Maybe Iris could keep others from feeling the need to go in the conference room for the few minutes it would take for her to search it. This would be more effective if she had any of her equipment beyond a small pink crystal and a mirror in her bag.

No, she simply needed to hurry. There was nobody in there now and she was going to miss her window of opportunity if she hesitated.

The council’s conference room was on the second floor of Town Hall, down the end of a long hallway lined with offices. Iris walked as softly and quickly as she could, darting along the shadows that were still there during the day. At one point, a silhouette appeared against the frosted window of one of the offices and she froze, not daring to breathe as the form stayed there. It was either a ghost or a town employee, she couldn’t tell from this angle. Then the figure walked away and Iris could breathe again.

The conference room door was open and she could smell the powerful scent of lemon wood polish as she slipped inside. She’d rather close the door, but that might look suspicious. So instead, she went straight for the heavy wooden bookshelf at the back and opened the first drawer, hoping against hope that the pages would be sitting right there waiting for her.

Of course they weren’t. There was a stack of neatly arranged papers and a quick, careful look through them showed they were meeting minutes from 1987. She couldn’t imagine why they kept those, but that wasn’t her focus right now.

The second drawer beside it held vintage postcards for New Winslow and the other towns in the region. As Iris gently shuffled through them, her hand brushed against one. The scent of lake water on a cool breeze caressed her face and for a second, she could hear the sound of laughter on the air. It was vacation, and the girls were playing in the lake. She could relax in the sun for a little while.

Iris jerked away from the vision, looking at the postcard she’d touched. Greetings from Greenwich!, the cheery print announced. Behind it was a sepia-tinted photo of small lake houses on a vacation resort. Below this card was another, with a colorful painted scene showing the neat little downtown of a place called Dana. Iris knew both towns were gone now, destroyed to make way for the Quabbin Reservoir. They’d been chosen while New Winslow was left alone. That cheery vacation scene was what Barlow’s company had been attempting to profit off of once Greenwich was a hundred and fifty feet below the water.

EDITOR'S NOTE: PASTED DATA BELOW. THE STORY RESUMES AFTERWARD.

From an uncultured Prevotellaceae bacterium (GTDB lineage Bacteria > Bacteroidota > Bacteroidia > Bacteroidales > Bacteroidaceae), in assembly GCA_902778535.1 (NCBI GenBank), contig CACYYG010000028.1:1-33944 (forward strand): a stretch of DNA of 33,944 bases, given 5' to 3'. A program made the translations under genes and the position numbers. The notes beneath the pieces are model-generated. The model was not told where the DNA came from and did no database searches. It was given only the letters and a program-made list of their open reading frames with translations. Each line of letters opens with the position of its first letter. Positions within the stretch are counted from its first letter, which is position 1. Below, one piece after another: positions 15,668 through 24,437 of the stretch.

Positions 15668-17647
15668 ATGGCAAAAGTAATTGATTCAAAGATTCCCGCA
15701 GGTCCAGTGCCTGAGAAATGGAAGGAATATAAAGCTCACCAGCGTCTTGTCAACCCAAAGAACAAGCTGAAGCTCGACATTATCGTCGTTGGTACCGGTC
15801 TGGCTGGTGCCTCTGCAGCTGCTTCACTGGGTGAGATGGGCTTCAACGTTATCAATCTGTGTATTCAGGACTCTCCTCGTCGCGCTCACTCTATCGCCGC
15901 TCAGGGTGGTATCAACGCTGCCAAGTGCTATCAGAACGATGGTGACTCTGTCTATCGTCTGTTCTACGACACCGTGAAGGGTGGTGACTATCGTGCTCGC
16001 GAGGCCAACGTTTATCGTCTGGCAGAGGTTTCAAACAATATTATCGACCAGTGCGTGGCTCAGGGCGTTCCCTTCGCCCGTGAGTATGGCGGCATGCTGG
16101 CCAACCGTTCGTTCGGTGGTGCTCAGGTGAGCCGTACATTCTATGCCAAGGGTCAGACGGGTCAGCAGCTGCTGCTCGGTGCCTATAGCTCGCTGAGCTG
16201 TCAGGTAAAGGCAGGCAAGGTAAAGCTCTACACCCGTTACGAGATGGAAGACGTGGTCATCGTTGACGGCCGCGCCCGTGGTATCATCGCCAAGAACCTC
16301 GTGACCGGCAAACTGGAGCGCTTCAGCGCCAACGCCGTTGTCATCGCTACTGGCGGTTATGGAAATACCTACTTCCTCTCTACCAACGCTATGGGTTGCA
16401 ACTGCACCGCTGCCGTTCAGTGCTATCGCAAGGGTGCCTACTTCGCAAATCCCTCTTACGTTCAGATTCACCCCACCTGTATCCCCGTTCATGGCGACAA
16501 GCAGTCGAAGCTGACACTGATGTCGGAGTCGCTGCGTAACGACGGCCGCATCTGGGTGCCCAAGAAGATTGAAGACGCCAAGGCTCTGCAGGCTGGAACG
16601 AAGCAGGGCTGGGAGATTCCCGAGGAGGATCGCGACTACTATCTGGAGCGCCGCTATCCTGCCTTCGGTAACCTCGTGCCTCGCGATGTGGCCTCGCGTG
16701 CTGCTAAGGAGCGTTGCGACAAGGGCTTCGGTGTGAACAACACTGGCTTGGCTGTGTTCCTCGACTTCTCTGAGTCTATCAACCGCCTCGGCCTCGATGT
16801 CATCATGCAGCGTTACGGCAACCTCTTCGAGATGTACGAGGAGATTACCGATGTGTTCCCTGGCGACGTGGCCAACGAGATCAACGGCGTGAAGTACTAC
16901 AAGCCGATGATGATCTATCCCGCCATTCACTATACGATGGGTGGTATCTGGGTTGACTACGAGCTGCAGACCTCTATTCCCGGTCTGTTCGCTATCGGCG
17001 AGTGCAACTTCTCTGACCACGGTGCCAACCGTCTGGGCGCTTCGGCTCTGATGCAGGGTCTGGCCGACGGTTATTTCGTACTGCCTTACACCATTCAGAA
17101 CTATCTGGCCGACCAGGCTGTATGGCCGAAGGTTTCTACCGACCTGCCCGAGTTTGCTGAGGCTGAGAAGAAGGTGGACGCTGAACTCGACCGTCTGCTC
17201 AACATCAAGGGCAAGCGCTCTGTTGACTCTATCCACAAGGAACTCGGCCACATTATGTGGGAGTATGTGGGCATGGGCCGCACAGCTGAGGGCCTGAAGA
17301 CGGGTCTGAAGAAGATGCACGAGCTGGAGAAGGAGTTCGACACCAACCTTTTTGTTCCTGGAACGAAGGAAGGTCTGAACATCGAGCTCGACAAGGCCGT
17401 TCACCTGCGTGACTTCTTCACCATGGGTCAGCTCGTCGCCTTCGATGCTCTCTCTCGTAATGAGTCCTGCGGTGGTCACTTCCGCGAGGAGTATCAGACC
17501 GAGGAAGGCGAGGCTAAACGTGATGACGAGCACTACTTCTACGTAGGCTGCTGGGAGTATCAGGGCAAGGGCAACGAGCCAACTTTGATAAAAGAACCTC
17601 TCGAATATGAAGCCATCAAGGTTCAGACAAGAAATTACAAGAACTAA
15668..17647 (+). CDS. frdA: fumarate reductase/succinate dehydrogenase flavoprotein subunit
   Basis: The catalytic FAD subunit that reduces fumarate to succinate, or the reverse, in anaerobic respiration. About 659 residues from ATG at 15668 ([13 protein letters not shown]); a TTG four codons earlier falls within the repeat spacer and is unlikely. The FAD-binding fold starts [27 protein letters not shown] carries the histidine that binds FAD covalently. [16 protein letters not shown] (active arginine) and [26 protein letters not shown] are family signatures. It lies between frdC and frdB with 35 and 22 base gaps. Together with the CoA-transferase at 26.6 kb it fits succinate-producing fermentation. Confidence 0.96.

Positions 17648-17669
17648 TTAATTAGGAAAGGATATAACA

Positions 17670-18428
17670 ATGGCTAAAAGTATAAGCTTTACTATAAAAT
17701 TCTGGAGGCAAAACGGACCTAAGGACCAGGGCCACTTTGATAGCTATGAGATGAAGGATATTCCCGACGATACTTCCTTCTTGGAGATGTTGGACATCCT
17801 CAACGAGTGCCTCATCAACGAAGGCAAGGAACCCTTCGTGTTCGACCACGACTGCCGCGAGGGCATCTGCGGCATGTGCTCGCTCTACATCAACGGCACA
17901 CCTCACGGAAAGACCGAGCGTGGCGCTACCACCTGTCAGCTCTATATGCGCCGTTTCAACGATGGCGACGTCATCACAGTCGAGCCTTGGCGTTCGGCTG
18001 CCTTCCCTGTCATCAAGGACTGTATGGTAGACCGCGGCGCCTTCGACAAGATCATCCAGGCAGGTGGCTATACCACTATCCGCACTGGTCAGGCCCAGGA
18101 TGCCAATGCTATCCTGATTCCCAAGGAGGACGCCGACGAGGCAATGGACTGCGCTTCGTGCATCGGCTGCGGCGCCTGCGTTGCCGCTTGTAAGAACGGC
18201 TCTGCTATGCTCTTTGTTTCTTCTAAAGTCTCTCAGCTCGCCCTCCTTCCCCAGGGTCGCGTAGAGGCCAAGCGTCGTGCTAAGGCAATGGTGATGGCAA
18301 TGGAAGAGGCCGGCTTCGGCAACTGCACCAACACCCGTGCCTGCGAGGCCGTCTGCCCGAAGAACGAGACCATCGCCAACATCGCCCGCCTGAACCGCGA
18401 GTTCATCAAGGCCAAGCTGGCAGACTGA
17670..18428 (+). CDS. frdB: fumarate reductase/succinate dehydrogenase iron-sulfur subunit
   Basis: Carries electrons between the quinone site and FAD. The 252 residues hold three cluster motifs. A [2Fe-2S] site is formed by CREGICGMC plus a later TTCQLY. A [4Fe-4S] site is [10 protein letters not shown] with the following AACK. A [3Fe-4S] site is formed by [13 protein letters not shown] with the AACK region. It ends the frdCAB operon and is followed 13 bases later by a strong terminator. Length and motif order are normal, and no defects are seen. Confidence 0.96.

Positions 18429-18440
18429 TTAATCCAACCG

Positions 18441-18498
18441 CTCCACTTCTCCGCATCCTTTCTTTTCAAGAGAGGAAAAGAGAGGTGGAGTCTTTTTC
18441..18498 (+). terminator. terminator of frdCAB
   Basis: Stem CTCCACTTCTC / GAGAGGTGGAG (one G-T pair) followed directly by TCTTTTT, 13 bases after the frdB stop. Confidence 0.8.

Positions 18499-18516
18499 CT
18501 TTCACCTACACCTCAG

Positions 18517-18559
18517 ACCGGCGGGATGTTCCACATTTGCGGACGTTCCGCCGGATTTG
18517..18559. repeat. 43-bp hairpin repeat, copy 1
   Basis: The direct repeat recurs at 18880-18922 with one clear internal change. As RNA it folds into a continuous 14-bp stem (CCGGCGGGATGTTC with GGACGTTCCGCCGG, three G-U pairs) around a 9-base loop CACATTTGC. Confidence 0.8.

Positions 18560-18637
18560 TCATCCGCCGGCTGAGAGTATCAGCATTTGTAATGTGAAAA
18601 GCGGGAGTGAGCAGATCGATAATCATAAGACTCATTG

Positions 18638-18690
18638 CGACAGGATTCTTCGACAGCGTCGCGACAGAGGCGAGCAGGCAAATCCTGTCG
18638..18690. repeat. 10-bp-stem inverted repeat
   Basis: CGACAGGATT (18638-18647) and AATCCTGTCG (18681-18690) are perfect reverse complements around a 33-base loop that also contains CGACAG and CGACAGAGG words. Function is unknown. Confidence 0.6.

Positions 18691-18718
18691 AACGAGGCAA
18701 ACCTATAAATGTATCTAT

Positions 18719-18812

Unfortunately, no history pages in here either. And the next two drawers contained only printer paper.

Iris was running out of time and had no explanation ready if someone were to walk in on her right now. A small closet off to the other side of the room was empty, save for a broken chair. She turned on her phone’s flashlight and shone it throughout the space, but there was nothing hidden in the closet walls. And there were no shelves or drawers in the massive conference table, secret or otherwise.

This room was a bust.

Iris slipped out the door, knowing that this was the riskiest moment. One person coming out of any of these offices for a bathroom break would blow her cover. She hurried down the hall toward the stairwell, sensed tuned to the slightest movement behind any door she passed. Heart pounding, she went into the stairwell and hurried down the steps.

As she reached the first floor landing, the door opened and an old woman Iris recognized from the library walked in. She barely looked at Iris, but Iris felt compelled to give her a smile. The woman just walked up the stairs toward where Iris had just come from.

If she could just get into the basement, then she could cross Town Hall off the list and be done with it. But as she rounded the second landing, she noticed that the basement door was roped off with a large yellow Do Not Enter sign.

“I wouldn’t.”

Iris barely managed to avoid screaming. The old woman from before was standing behind her, despite the fact that Iris had very clearly seen her going up the stairs. “It’s dangerous,” the woman continued. “The stairs are crumbling and you’ll get hurt.”

She waited to be asked what she was doing down here, or to be told that the old woman was going to report her, but the old woman said nothing. Instead, she just sniffed and started back the way she came. Just as she looked back down at the basement entrance, Iris remembered that she’d seen that woman’s obituary in the local paper a month and a  half ago. When she turned around, she was alone in the stairwell.